Two weeks ago, I received not one, but three calls from GoDaddy in which their sales reps cited nonexistent Google penalties that could affect law firm SEO and a Vice article to fear-monger (upsell) misinformation regarding SSL certificates. We own and manage a ton of sites and urls so calls like this are not uncommon. For some reason, one of the GoDaddy reps caught my attention regarding SSL certificates so I engaged her. After I got off that call, I received two more of the same sales call from different reps over the course of the next two weeks.
All of the sales rep said that if I did not purchase an SSL certificate, Google would start to interject a page between someone clicking on my site in the search results and them actually hitting my site. This supposed Google “whitescreen” would state that my “website is not secure” and ask the user if they wanted to turn back.
In the event that I did not believe what they were saying, the GoDaddy reps also specifically told me to “search ‘Google SSL’ and click on a Vice article that was the second result”, which at the time was a Vice article about SSL certificates.
That Vice article does not mention or corroborate any of what GoDaddy told me. In fact, it only mentions what most of all already experience all of the time – that Chrome displays either a green “https”, a white “i” symbol or crossed-out red “https” in the address bar. Here is the image that Vice uses:
Chrome has since updated it to look like this:
Essentially, none of what GoDaddy said is true. While it is true that the standard HTTP format provides users no data security, by no means is Google going to penalize your site or interject their own warning screen between their indexed version of your site from the search results and a visitor hitting your site.
Here is what Google does display if your site is not secure, a white “i” symbol:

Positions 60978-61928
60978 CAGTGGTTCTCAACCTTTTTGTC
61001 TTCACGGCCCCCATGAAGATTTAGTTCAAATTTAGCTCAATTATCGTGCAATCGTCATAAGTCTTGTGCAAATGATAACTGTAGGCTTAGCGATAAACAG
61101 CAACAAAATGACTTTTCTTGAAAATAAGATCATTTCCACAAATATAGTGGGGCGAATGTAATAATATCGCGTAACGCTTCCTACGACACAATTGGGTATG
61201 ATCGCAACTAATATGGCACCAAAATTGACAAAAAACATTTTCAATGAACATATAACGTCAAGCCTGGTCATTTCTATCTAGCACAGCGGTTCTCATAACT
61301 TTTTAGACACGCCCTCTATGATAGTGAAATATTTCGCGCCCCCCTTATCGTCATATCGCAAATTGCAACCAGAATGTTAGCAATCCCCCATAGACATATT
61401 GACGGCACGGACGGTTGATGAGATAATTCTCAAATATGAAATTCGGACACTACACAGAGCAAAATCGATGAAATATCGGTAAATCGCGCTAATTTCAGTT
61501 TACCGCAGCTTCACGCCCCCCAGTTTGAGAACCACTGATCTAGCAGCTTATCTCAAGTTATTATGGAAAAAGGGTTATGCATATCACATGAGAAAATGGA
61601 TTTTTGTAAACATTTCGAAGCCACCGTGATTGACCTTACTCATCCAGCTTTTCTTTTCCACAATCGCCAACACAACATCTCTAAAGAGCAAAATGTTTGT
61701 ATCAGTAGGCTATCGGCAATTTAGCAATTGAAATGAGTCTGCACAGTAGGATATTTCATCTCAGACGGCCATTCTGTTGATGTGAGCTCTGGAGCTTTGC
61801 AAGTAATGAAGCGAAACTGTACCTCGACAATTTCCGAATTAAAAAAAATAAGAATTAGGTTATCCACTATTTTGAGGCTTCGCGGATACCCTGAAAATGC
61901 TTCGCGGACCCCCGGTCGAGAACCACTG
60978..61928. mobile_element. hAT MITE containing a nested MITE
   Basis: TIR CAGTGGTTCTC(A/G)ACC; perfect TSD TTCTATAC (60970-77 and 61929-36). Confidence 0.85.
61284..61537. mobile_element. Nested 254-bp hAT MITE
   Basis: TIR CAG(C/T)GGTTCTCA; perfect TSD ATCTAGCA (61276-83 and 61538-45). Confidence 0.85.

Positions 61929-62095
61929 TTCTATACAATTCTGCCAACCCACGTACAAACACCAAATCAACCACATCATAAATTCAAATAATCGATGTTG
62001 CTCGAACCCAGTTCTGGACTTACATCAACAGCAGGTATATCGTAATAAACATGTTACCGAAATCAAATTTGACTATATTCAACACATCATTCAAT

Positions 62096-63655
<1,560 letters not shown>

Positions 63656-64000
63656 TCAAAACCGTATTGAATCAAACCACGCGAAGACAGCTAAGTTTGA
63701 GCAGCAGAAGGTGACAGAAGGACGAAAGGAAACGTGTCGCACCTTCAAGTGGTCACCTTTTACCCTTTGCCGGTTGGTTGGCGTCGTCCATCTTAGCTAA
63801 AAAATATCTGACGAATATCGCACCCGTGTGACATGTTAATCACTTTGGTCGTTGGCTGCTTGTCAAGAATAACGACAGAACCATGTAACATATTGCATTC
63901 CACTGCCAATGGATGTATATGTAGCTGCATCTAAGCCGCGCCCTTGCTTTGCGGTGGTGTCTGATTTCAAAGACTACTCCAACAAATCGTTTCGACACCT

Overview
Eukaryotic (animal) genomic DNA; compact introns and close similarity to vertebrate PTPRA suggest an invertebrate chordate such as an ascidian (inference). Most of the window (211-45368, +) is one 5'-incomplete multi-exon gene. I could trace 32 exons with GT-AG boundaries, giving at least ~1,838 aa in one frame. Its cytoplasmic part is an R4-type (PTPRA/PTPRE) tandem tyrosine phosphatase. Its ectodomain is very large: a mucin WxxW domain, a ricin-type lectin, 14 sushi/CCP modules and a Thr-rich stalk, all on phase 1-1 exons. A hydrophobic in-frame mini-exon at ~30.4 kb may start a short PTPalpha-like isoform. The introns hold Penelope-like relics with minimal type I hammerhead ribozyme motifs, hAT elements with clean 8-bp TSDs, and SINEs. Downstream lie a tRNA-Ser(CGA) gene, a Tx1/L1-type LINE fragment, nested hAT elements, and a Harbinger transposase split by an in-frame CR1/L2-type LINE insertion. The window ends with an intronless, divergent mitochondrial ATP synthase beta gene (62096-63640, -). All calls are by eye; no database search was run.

If you click on that “i” symbol, there is a small popup that reads, “Your connection to this site is not private.” That is the extent.
Clearing up some of the misinformation on HTTPS and SSL Certificates
HTTPS stands for HTTP over SSL. This means that your standard HTTP becomes encrypted for the entirety of the web communication – only you and the secure webserver can see the data transmissions.
HTTPS also ensures that the server is authentic through the use of the green padlock icon in the address bar.
The only difference you’ll notice on an HTTP page is the unlocked padlock with a red “x” or the “https” will be crossed out.
So while your site will not be actively harmed by not making the switch, continuing to use HTTP in and HTTPS world will not help your site either. In December, Google announced that the indexing system would be adjusted to make HTTPS the default. If your site has both an HTTP and an HTTPS version, the HTTPS version would be crawled first.
As some of you may know, it is true that Google has been pushing a move from the traditional HTTP to the more secure HTTPS hosting for websites. And although Google says that sites using HTTPS will eventually see a slight boost in the rankings due to Google’s preference for this format, there is no penalty for NOT switching to HTTPS. In other words, if you get a phone call from GoDaddy claiming that Google punish your website unless you purchase SSL certificates from them, this is GoDaddy’s way of instilling fear in webmasters in order to sell their own products.
The white screen that GoDaddy mentioned could appear for your site for a number of reasons, none of them being that you failed to change your site to HTTPS. Even with the purchase of an SSL certificate this error message may still appear due to an expired certificate, a certificate that is not valid for certain sites, or a corruption issue on your own browser.
We have switched our site to HTTPS and we have seen an increase in rank, but our clients who still have live HTTP pages are still thriving as well. The most important thing to keep in mind when deciding whether to switch your site from HTTP to HTTPS is your users’ security – not GoDaddy’s imagined Google punishments.
Why Would GoDaddy Do This?
GoDaddy is charging between 62.99 and 269.99 for SSL certificates. That is astronomically more expensive that it needs to be. Dreamhost (also a major hosting provider) for instance, charges $15 per year for an SSL certificate and even has free options. That disparity right there should tell you everything you need to know.
GoDaddy’s SSL Pricing:
Dreamhost’s SSL Pricing: